On April 21 in Manhattan, a judge granted an uncontested divorce to 53-year-old socialite Jocelyne Wildenstein, dubbed "the Bride of Wildenstein" by New York City tabloids because of her eyebrow-raising cosmetic surgery. She had been locked in a bitter two-year battle with her ex-husband Alec Wildenstein, 58, a billionaire art dealer who allegedly threatened Jocelyne with a gun when she caught him with another woman in 1997. Criminal charges are still pending against him. The terms of the couple's divorce settlement are confidential....
Another tabloid favorite, Amy Fisher, the 24-year-old once known as the Long Island Lolita, got some sympathy from her victim, Mary Jo Buttafuoco, 43, during a court hearing for Fisher on April 22 in Mineola, N.Y. Buttafuoco, who still has a bullet in her neck from Fisher's 1992 armed assault while she was having an adulterous affair with Mary Jo's husband, Joey Buttafuoco, acknowledged that Fisher "has shown true remorse and sorrow for what she did." She asked the judge to reduce Fisher's sentence of 5 to 15 years. Having already served 6½ years in prison, Fisher is now eligible for parole and could be freed shortly.
Actress Caroline Rhea, 35, who is often perched on the Hollywood Squares game board when she's not using her magicalpowers as Aunt Hilda on Sabrina, the Teenage Witch, became engaged on April 13 to her boyfriend of a year, Bob Kelty, 36, an events coordinator. The couple has yet to conjure up a wedding date.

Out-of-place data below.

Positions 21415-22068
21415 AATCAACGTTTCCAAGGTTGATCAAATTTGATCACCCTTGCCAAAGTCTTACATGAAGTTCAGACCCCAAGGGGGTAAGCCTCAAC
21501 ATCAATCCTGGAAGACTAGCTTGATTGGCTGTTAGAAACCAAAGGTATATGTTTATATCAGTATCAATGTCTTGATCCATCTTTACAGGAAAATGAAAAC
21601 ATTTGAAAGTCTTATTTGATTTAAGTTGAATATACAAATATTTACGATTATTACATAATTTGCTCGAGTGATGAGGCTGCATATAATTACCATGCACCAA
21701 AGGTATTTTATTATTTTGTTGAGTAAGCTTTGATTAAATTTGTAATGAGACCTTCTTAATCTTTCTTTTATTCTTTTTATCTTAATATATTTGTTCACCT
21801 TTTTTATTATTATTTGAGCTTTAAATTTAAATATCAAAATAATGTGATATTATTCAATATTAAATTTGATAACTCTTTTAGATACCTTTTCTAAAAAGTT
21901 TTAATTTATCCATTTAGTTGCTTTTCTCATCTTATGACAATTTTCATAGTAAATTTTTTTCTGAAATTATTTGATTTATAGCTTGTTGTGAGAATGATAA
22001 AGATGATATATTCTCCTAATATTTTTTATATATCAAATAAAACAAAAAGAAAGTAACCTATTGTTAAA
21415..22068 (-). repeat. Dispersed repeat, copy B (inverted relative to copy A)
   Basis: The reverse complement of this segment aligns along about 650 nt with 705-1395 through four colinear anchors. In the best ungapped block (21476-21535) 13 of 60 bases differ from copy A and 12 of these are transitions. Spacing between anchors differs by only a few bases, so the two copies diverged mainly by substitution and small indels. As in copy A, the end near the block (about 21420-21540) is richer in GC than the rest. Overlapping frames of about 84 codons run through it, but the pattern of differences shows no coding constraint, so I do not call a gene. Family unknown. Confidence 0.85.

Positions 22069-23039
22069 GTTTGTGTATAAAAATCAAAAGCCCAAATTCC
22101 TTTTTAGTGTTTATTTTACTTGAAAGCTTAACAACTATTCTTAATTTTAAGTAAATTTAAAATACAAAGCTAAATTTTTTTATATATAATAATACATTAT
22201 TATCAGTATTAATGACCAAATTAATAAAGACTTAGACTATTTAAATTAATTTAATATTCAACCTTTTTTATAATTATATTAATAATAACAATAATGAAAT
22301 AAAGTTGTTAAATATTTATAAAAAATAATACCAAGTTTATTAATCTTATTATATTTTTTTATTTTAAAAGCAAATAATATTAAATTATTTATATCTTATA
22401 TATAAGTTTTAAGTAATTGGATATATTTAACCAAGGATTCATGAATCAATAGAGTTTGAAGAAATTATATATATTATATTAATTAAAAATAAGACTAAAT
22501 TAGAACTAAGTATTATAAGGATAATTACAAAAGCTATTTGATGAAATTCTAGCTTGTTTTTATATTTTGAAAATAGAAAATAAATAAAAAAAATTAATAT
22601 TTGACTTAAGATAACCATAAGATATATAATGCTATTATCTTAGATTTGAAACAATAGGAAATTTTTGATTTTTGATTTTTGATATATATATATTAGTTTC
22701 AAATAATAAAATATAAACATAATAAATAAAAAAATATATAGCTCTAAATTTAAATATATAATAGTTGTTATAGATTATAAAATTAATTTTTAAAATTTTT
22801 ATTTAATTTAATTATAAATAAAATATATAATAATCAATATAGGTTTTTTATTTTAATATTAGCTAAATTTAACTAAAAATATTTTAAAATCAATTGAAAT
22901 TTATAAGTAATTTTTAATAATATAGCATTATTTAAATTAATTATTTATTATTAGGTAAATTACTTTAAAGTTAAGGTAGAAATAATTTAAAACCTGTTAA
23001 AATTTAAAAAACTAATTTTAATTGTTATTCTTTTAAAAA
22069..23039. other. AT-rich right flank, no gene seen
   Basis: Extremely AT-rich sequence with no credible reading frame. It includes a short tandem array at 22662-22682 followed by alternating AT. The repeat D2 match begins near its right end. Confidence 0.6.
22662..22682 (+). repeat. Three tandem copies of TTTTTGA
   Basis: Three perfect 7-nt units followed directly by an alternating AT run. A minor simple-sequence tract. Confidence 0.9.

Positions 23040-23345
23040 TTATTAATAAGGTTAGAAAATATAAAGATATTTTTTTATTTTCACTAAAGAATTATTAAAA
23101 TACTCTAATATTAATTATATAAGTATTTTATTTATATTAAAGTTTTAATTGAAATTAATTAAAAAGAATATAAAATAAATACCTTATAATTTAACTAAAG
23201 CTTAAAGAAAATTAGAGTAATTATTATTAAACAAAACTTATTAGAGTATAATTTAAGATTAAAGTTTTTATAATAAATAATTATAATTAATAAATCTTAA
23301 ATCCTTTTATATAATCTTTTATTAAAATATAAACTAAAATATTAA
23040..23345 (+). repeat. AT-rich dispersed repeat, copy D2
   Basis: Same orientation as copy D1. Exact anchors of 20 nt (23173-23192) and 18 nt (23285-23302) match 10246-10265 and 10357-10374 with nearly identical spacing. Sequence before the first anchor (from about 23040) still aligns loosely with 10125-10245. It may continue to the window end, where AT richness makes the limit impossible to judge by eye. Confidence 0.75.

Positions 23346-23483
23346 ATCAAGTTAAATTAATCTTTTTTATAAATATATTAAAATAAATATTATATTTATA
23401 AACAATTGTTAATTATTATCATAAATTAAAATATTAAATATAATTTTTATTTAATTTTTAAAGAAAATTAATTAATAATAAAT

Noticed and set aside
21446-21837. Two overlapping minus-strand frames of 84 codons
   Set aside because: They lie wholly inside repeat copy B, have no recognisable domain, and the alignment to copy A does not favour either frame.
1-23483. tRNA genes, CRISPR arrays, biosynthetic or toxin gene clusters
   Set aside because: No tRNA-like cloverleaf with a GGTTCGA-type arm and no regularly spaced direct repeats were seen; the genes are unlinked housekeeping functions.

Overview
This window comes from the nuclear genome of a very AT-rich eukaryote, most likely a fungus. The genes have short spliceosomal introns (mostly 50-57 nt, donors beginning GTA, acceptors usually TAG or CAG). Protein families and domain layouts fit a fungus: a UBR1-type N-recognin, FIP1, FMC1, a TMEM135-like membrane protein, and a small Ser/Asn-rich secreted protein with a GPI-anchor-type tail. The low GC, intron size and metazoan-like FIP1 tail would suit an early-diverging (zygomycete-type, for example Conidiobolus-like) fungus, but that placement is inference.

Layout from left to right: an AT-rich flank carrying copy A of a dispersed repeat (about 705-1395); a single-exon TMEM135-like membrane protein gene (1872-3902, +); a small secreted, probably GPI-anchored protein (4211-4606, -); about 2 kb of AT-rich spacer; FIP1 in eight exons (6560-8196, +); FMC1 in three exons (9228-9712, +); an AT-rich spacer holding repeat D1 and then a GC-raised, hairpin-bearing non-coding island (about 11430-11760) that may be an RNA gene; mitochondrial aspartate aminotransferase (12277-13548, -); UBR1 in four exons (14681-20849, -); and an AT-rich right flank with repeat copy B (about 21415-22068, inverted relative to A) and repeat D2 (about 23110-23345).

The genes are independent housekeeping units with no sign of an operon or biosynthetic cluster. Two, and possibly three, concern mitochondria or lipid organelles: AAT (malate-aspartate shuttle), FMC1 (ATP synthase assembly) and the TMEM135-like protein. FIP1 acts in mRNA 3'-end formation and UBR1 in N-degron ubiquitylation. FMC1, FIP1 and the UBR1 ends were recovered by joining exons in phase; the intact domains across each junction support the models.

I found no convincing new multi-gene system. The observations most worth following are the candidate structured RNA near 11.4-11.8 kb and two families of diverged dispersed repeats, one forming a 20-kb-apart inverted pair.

On April 19 in L.A., an ambulance rushed actor and part-time pugilist Mickey Rourke, 42, to Cedars-Sinai Medical Center after the Barfly actor called 911. His rep says Rourke had an allergic reaction to a cough syrup he was taking for the flu. He was released after a few hours.
Ukrainian-born actress Milla Jovovich, 23, the exotic-looking heroine who costarred with Bruce Willis in the 1997 sci-fi flick The Fifth Element, has separated from Luc Besson, 40, the French-born director of the film. Jovovich said the distance between the couple's two residences—hers in L.A., his in la belle France—was more than their 16-month marriage could endure.
Trumpeter Al Hirt, who got his first horn at age 6, blew the bugle in the Army and went on to win some 20 Grammy nominations for his recordings, died in his native New Orleans of liver failure on April 27. He was 76. The one Grammy the renowned musician, who honed his robust technique in the clubs of the French Quarter, did win was for the 1963 instrumental "Java."...
Actor and bandleader Charles Buddy Rogers, best known for his gutsy performance as a World War I airman in Wings, the 1927 silent film that won the first Academy Award for Best Picture, died on April 21 in Ran-cho Mirage, Calif. He was 94. In addition to fronting an orchestra on Broadway in the '30s, he was married to "America's Sweetheart," Mary Pickford, and continued to take film roles until 1957....
Announcer Bill Wendell, 75, noted for his annunciations of nonsensical Late Show sign-ons ("From New York, mountain fortress of the ancient Incas, it's...Da-aa-vid Letterman!"), died of complications from cancer on April 14 in Boca Raton, Fla.